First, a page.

9

Let's assume I have a file named confirmation.sh with the following content:

#!/bin/bash
echo -n "Are you sure [Y/n]? "
read line
case "$line" in
    n|N) echo "smth"
        ;;
    y|Y) echo "smth"
        ;;
esac

and I want to run this script in the following way:

cat confirmation.sh | sh

I see Are you sure [Y/n]? and the script is interrupted. What's the problem?

  • 2
    You have /bin/bash in the bang line, yet you use a .sh extension and try to pipe the script to sh. Not a problem since the code you have is compatible with both, but worth pointing out. – Graeme Mar 24 '14 at 22:30
8

As others have said, this is because the stdin of sh has been redirected to read from the pipe, it is not connected to the terminal as it would normally be. One thing you can do to get around this is to use /dev/tty to force the script to read from the terminal. Eg:

#!/bin/sh

read -p "Are you sure [Y/n]?" line </dev/tty
case "$line" in
  y|Y) echo "confirmed"
    ;;
  *) echo "not confirmed"
    ;;
esac

Normally you would only do this if you specifically want to prevent people from scripting the input, eg:

echo Y | sh confirmation.sh

This would still read from the terminal even though the user might expect this to automatically input Y at the prompt. It is common for programs that expect a password to do this.

2
sh 3<<CONFIRM /dev/fd/3
    $(cat ./confirmation.sh)
CONFIRM

sh 3<./confirmation.sh /dev/fd/3

note: thanks to @Graeme for correcting me on the above two examples...

Its a lot easier to do if you keep stdin clear.

2<./confirmation.sh . /dev/stderr

Or, since a terminal's 0 1 2 are all the same file, just add:

read line <&2

And your

cat ./confirmation.sh | sh

Works just fine.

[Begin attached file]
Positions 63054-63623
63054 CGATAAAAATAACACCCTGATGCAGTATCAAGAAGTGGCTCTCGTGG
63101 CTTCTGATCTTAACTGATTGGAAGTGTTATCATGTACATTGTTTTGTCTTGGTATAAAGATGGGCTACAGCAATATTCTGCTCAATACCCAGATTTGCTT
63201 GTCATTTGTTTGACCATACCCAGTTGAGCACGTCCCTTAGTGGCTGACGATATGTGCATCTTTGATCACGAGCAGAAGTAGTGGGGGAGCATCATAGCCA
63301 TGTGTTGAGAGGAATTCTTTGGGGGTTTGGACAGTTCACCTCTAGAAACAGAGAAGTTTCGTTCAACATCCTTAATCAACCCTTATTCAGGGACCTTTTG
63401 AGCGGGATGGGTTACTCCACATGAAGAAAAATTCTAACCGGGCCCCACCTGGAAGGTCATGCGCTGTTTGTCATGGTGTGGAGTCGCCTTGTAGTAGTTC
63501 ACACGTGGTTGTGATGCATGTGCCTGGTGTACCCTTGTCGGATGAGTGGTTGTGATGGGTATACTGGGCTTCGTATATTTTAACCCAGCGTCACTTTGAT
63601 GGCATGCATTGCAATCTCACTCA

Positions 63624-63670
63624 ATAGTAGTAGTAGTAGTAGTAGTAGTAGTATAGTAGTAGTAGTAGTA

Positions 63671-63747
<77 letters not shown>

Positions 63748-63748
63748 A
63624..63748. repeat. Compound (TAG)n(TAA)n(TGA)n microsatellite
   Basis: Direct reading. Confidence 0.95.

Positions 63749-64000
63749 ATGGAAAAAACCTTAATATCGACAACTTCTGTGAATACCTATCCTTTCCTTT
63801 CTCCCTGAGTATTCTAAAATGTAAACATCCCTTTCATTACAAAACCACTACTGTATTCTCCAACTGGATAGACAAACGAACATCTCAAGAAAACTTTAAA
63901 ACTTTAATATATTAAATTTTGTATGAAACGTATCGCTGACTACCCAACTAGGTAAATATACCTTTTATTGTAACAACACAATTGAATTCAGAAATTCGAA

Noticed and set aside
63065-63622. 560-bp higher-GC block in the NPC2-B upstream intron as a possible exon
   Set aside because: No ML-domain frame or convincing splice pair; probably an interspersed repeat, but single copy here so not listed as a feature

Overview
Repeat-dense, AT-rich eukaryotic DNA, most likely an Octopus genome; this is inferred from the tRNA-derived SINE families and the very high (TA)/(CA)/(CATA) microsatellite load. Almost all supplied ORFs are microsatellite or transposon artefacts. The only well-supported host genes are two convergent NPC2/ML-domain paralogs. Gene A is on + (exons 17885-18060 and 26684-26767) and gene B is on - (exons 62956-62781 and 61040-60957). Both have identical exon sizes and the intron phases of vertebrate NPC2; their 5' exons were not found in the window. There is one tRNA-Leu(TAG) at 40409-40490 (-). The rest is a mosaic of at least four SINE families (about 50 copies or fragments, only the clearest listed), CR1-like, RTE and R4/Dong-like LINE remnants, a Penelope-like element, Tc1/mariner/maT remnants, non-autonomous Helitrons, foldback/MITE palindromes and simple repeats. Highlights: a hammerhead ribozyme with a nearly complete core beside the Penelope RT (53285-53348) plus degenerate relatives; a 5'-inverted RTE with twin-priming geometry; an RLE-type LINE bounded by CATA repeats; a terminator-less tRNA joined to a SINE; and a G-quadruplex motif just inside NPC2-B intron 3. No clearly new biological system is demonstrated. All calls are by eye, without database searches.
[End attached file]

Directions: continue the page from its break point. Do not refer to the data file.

• I can't get any of these to work apart from the last one. – Graeme Mar 26 '14 at 11:48
  • Weird, they all worked for me... I'm in the middle of something, but in... 10 or so minutes i can test again. In the meantime... BOLD YOUR COMMENT maybe? I dont like disseminating misinformation. – mikeserv Mar 26 '14 at 11:50
  • @Graeme - not sure why I missed it the first time - could have sworn I tested them all at the same time - but the first two do need a change to operate correctly. Thank you. – mikeserv Mar 26 '14 at 12:41
  • Looks good, It still doesn't read from the terminal when I source from stderr though. I probably should though, I don't understand why. – Graeme Mar 26 '14 at 13:40
  • @Graeme - weird - I tried it with dash sh zsh and bash. All worked. – mikeserv Mar 26 '14 at 14:02
0

This has worked for a single argument being piped to my script:

if [ -p /dev/stdin ]; then set -- "$( cat )"; fi

I can then access the piped data in a positional argument ($1), which is compatible with my other script workings.


From info test:

[ -p /dev/stdin ]: -p FILE is True if FILE exists and is a named pipe.

-1

The short answer is you can't. The pipe redirects stdout to stdin, so therefore you cannot run an interactive script, as you have already redirected the output from the first command as the input to the second command in the pipe statement.

You might be looking to do something like this:

cat confirmation.sh > ask.sh && sh ask.sh
  • You can still run an interactive script, see my answer. Also, why not just sh confirmation.sh? – Graeme Mar 24 '14 at 23:11

Your Answer

By clicking “Post Your Answer”, you agree to our terms of service, privacy policy and cookie policy

Not the answer you're looking for? Browse other questions tagged or ask your own question.